Neat little rant; reminded me of a run-in with a single-minded, blinders on range officer at a gun club not long ago. We were shooting table trap and when we changed shotguns, I placed the one we finished with in the rack, action open, and muzzle down. A fellow came over and asked me why I placed it muzzle down (never did identify himself as a range officer). I told him it was an old habit I developed in the days of my youth when I tended to over-oil my guns; kept the oil out of the stock. Oh, did you just clean it? was his repsonse. No, just an old habit. Well put it in the other way he told me or you'll lose your range privileges. I answered that if he could prove to me it was unsafe, I'd change the guns. His response was that we just don't do it that way here. I've still got range privileges, and still put my guns in the rack muzzle down. Safety is terribly important, but so is common sense.

Tad Pary

Something that isn't noted near enough by the "media" is the astonishingly low rate of accidents among hunters. Here in Minnesota we have some 400,000 deer hunters and only a handful of accidents including the heart attacks (would happen anyway) and those falling out of tree stands. All you have to do is listen to the traffic report out of Minneapolis once and you realize you are much safer hunting than driving.

Joe Novak

One thing to keep in mind, most hunter safety students are young males. I am 19, and got into hunting on my own, and how i survived my first years of hunting has yet to be revealed to me. Most young males are stupid. It pays to go overkill with them.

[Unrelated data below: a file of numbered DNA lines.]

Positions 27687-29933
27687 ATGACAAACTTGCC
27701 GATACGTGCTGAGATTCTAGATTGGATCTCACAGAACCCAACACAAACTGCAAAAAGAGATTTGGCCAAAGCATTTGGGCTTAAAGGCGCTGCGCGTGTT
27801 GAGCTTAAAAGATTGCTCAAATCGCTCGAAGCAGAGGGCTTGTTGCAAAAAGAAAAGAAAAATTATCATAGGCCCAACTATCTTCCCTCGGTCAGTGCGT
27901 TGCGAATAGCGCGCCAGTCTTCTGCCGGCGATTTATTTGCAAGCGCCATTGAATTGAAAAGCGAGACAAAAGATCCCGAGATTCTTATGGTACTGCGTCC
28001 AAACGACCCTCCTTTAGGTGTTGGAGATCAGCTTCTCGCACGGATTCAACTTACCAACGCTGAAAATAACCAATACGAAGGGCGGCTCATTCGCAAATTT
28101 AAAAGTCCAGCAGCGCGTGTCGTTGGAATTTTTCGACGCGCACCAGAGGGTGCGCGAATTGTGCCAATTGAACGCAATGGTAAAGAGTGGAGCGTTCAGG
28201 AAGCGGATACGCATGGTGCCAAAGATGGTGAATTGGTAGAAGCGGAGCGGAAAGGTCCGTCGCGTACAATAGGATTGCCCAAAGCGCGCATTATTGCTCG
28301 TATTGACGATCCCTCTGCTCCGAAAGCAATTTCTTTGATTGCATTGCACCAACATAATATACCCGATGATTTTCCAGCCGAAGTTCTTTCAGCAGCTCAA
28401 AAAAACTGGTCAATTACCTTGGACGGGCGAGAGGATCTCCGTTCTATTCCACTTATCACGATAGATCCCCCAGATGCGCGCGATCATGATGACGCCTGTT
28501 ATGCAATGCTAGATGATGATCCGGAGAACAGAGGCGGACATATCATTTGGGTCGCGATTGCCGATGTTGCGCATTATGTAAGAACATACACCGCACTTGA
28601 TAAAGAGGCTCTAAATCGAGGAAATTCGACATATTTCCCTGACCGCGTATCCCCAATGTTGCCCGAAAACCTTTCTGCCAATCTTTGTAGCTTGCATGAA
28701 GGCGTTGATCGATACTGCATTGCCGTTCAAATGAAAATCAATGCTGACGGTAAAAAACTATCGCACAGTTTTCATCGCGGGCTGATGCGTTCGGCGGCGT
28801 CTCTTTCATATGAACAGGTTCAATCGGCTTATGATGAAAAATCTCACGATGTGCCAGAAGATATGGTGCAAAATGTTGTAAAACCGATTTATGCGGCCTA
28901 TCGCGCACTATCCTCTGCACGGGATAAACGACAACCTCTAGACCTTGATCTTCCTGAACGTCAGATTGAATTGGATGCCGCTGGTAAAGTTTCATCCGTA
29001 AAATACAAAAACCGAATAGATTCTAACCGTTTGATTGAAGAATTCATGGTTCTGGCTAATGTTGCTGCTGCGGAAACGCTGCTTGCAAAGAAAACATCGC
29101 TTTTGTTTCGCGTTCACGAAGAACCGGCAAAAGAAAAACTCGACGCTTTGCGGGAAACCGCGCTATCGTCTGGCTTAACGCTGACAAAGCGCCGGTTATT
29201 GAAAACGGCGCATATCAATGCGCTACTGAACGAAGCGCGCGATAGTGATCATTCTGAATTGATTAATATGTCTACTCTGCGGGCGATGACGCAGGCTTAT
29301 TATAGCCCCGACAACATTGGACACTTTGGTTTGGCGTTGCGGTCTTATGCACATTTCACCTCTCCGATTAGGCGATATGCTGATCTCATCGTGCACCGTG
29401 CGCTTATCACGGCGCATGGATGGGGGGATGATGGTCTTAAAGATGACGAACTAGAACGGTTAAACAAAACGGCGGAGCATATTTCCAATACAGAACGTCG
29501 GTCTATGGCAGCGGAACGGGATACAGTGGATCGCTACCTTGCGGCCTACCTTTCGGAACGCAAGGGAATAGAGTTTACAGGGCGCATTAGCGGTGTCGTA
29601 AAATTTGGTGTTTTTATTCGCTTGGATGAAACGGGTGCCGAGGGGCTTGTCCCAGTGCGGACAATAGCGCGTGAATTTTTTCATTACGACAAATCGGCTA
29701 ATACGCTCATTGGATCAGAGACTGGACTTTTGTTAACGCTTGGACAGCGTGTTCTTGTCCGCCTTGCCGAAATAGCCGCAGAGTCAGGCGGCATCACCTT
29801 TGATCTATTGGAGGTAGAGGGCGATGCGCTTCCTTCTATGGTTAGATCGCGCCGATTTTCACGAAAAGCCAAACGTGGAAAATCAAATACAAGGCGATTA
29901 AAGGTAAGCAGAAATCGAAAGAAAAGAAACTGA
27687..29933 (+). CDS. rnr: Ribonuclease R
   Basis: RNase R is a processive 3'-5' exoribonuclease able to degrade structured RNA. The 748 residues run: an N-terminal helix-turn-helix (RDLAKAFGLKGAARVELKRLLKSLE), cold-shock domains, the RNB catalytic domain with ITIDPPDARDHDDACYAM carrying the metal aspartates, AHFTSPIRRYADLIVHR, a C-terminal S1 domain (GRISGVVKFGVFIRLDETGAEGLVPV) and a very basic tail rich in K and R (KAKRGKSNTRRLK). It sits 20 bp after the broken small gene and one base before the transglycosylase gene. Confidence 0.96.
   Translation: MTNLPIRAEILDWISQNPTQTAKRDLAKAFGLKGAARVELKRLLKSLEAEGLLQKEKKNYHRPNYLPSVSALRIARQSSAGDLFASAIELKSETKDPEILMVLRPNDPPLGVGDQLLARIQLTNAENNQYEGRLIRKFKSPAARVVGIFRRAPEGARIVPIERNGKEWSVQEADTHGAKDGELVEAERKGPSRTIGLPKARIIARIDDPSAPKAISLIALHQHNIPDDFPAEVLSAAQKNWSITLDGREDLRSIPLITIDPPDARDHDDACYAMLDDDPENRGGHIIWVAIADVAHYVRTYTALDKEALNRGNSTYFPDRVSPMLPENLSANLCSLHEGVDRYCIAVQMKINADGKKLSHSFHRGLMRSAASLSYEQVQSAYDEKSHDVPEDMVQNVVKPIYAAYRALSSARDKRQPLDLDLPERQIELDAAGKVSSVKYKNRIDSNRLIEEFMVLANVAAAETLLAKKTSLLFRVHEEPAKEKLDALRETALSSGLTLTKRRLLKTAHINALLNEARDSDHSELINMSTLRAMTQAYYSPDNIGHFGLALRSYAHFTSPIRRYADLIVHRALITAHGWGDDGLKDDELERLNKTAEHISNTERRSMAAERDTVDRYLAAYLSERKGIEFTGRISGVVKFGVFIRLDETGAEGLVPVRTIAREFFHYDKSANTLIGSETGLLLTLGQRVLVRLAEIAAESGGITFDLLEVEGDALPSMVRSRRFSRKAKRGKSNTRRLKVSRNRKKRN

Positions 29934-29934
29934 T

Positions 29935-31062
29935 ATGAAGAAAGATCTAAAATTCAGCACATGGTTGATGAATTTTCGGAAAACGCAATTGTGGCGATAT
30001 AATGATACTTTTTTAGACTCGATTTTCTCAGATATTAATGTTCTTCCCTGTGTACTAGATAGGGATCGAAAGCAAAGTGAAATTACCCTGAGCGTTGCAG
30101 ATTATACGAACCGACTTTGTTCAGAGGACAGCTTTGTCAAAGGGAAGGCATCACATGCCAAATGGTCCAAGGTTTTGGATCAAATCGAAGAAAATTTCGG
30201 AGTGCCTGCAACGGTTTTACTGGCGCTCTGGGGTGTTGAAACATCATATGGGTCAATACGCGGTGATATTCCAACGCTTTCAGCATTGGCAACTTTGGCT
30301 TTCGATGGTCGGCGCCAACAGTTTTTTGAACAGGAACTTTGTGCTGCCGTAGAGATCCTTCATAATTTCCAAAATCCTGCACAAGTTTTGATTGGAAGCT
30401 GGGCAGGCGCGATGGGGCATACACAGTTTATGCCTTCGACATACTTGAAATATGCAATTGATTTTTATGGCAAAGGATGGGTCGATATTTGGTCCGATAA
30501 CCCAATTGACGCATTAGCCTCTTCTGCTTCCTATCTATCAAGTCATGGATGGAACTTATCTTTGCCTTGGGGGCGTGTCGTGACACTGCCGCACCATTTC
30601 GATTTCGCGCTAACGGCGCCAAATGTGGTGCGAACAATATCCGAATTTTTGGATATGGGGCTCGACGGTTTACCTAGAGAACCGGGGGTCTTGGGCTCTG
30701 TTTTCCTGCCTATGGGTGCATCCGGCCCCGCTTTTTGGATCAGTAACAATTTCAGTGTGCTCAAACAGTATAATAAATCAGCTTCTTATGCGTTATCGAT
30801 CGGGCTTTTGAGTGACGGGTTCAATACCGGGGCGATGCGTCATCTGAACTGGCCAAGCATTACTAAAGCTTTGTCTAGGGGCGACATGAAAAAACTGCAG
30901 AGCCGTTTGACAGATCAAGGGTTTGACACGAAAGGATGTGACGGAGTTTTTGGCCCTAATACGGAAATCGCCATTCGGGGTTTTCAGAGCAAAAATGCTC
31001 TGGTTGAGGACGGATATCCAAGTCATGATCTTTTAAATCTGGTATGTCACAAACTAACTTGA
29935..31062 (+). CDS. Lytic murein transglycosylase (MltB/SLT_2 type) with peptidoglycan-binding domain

I'm with you Dave.

Let evolution take it's course.

Boar Slayer

Mike Diehl, lovin the 1984 reference. great book

Big Ed


As per usual, you've incited several hunting related conundrums in the last two posts. (conudrumi?)
1. Personal safety,
2. safety of others,
3. humane killing

I still hold with being responsible for the bullet until it stops moving. Otherwise the rifle becomes a pointed stick, and if anyone climbs into a tree stand with a pointed stick...so be it.

An example of hunting safety. My dad once ripped me a new a**hole (still remembering TW) in front of a bunch of folks for bragging about the following: As a youth, I was associated with the following shot. On the farm, a bunch of us were hunting pasture poodles. One of the guys saw motion at a groundhog hole about 200 yards away. After calulating in the distance, wind speed and direction, and coriolis effect, one guy took a "Davy Crockett" .22 LR shot with iron sights and scored. When we got to the hole it was a rabbit. My fathers tirade after telling this story was painful, but he was right. We had violated more rules than we even knew.